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What the New York State Budget Means for Young New Yorkers

On April 6, the New York State Legislature and Governor Andrew Cuomo finalized the state budget for Fiscal Year 2022 (FY22). Negotiations for this year’s state budget were unlike any other — between the ongoing COVID-19 pandemic, the scandals facing Gov. Cuomo, and a new federal administration that delivered billions of aid to New York.

What does the $212-billion state budget mean for the next generation of New Yorkers? Young Invincibles took a closer look to see how young people fared in this year’s budget:

  • No tuition hikes at New York’s public colleges for three years: In January, the Governor proposed a tuition increase at CUNY and SUNY for the academic year 2021-2022. The Legislature rejected that proposal, and the enacted FY22 budget includes a three-year tuition freeze for CUNY and SUNY students.
  • A $500 increase to TAP. The state’s FY22 budget increases the maximum award for the Tuition Assistance Program (TAP) by $500, raising the maximum TAP award from $5,165 to $5,665. However, a considerable gap remains between the cost of tuition at New York’s public colleges and the maximum TAP award: annual tuition at CUNY is $1,265 higher than the new maximum TAP award. At SUNY, the gap between tuition and maximum TAP is $1,405 each year. The FY22 budget makes a commitment to close the so-called “TAP gap” over the next four years — but did not guarantee the funding needed to fully eliminate the gap.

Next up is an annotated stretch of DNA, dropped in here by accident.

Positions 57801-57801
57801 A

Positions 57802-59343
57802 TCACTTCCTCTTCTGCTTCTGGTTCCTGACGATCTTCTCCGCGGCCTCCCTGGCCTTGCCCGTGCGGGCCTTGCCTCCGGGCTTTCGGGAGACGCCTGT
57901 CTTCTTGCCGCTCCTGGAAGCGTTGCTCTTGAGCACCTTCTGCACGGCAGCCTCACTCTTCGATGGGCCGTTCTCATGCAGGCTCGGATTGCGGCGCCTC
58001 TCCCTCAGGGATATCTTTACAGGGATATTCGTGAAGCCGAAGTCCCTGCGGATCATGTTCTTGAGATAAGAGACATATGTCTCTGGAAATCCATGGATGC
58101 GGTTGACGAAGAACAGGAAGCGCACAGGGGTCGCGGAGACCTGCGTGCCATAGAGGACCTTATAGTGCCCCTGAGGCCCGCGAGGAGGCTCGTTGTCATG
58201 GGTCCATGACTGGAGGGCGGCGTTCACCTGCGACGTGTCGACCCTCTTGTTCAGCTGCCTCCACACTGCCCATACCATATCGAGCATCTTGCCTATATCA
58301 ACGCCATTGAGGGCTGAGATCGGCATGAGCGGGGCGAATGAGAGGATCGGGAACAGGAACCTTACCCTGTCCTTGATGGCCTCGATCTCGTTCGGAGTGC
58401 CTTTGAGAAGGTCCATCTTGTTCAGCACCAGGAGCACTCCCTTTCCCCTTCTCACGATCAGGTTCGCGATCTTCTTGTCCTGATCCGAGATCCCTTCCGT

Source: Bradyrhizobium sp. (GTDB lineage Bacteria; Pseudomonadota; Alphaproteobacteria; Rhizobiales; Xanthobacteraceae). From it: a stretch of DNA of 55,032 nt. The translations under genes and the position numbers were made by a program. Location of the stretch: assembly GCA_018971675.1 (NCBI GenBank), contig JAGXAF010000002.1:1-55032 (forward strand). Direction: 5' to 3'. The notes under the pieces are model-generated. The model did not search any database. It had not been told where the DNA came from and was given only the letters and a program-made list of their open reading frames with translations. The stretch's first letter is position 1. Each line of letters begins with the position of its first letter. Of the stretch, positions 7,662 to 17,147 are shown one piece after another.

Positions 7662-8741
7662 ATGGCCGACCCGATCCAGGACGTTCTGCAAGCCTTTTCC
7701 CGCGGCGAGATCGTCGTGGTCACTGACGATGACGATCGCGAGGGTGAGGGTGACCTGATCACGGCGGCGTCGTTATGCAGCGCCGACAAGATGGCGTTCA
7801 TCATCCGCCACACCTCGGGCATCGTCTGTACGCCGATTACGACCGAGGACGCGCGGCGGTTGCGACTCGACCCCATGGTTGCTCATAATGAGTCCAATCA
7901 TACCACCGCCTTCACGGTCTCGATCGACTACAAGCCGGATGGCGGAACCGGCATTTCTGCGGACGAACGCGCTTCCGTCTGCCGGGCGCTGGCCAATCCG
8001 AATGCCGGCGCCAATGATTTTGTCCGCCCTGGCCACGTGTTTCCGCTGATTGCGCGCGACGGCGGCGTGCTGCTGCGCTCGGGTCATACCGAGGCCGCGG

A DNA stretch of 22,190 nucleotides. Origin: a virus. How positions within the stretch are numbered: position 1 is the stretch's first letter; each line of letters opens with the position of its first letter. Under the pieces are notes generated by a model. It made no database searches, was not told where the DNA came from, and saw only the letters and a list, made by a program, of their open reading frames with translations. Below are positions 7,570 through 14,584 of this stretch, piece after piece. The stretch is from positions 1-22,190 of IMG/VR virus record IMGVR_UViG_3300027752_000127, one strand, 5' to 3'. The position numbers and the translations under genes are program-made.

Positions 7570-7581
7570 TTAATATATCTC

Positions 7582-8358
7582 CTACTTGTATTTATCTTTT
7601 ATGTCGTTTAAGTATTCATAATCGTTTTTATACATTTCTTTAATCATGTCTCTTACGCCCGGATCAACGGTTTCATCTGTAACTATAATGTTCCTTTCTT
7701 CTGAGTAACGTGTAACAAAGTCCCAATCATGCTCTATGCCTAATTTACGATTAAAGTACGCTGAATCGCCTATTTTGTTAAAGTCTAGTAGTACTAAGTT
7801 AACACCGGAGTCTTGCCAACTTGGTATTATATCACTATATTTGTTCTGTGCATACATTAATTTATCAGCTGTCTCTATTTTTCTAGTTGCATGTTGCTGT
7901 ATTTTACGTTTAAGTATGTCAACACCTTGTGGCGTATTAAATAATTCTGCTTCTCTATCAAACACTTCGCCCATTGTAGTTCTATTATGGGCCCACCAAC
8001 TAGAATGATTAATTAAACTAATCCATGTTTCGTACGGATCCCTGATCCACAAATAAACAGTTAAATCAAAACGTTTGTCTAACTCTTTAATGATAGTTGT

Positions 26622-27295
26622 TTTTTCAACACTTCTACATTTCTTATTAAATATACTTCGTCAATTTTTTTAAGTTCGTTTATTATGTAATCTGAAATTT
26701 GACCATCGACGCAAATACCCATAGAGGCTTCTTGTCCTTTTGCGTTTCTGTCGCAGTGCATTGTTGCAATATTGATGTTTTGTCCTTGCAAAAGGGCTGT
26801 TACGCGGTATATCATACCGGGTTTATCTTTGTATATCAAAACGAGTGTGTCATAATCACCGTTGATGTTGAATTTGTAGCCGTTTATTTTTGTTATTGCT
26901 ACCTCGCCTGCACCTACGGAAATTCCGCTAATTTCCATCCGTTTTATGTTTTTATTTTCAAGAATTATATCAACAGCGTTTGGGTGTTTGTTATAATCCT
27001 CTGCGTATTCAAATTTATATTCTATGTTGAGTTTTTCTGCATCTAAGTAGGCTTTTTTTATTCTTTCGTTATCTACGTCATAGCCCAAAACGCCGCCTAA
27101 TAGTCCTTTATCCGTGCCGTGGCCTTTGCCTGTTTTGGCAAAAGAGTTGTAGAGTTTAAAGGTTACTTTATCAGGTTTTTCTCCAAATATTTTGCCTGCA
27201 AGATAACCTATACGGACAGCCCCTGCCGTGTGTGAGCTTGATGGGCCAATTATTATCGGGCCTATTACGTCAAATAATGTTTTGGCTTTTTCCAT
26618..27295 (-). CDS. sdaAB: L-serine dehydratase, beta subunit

• State funding for CUNY ASAP is restored: The Governor’s proposed budget also included a $2.5 million cut for CUNY’s Accelerated Study in Associate Programs (ASAP). The enacted budget restores the state’s funding for CUNY’s signature free-college program that provides students with not only free tuition, but also a monthly MetroCard, increased access to academic counseling, and funding for textbooks. Research has consistently shown that enrollment in CUNY ASAP doubles graduation rates.
  • State funding for campus childcare at public colleges is restored: One in five college students are parents — yet nationwide, on-campus childcare does not match the needs of student parents. The final budget rejected proposed cuts to campus childcare programs at CUNY and SUNY, and provides $1.7 million for CUNY campus child care, and $2.1 million for SUNY.